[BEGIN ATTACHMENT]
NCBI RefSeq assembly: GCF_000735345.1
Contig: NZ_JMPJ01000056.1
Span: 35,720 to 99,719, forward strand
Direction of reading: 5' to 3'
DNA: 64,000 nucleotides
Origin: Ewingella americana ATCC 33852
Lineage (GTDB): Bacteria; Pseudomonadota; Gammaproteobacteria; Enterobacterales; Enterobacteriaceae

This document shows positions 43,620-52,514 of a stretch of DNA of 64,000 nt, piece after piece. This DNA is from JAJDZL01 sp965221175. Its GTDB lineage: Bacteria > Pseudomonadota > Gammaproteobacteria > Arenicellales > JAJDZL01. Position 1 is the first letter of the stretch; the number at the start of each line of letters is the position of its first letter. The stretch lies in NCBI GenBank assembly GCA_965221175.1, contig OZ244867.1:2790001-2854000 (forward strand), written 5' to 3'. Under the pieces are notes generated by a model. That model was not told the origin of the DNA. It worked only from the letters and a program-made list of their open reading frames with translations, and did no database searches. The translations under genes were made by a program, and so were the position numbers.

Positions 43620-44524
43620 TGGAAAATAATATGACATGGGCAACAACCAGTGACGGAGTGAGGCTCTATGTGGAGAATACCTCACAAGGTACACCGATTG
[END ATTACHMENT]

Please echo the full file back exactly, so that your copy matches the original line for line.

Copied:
NCBI RefSeq assembly: GCF_000735345.1
Contig: NZ_JMPJ01000056.1
Span: 35,720 to 99,719, forward strand
Direction of reading: 5' to 3'
DNA: 64,000 nucleotides
Origin: Ewingella americana ATCC 33852
Lineage (GTDB): Bacteria; Pseudomonadota; Gammaproteobacteria; Enterobacterales; Enterobacteriaceae

This document shows positions 43,620-52,514 of a stretch of DNA of 64,000 nt, piece after piece. This DNA is from JAJDZL01 sp965221175. Its GTDB lineage: Bacteria > Pseudomonadota > Gammaproteobacteria > Arenicellales > JAJDZL01. Position 1 is the first letter of the stretch; the number at the start of each line of letters is the position of its first letter. The stretch lies in NCBI GenBank assembly GCA_965221175.1, contig OZ244867.1:2790001-2854000 (forward strand), written 5' to 3'. Under the pieces are notes generated by a model. That model was not told the origin of the DNA. It worked only from the letters and a program-made list of their open reading frames with translations, and did no database searches. The translations under genes were made by a program, and so were the position numbers.

Positions 43620-44524
43620 TGGAAAATAATATGACATGGGCAACAACCAGTGACGGAGTGAGGCTCTATGTGGAGAATACCTCACAAGGTACACCGATTG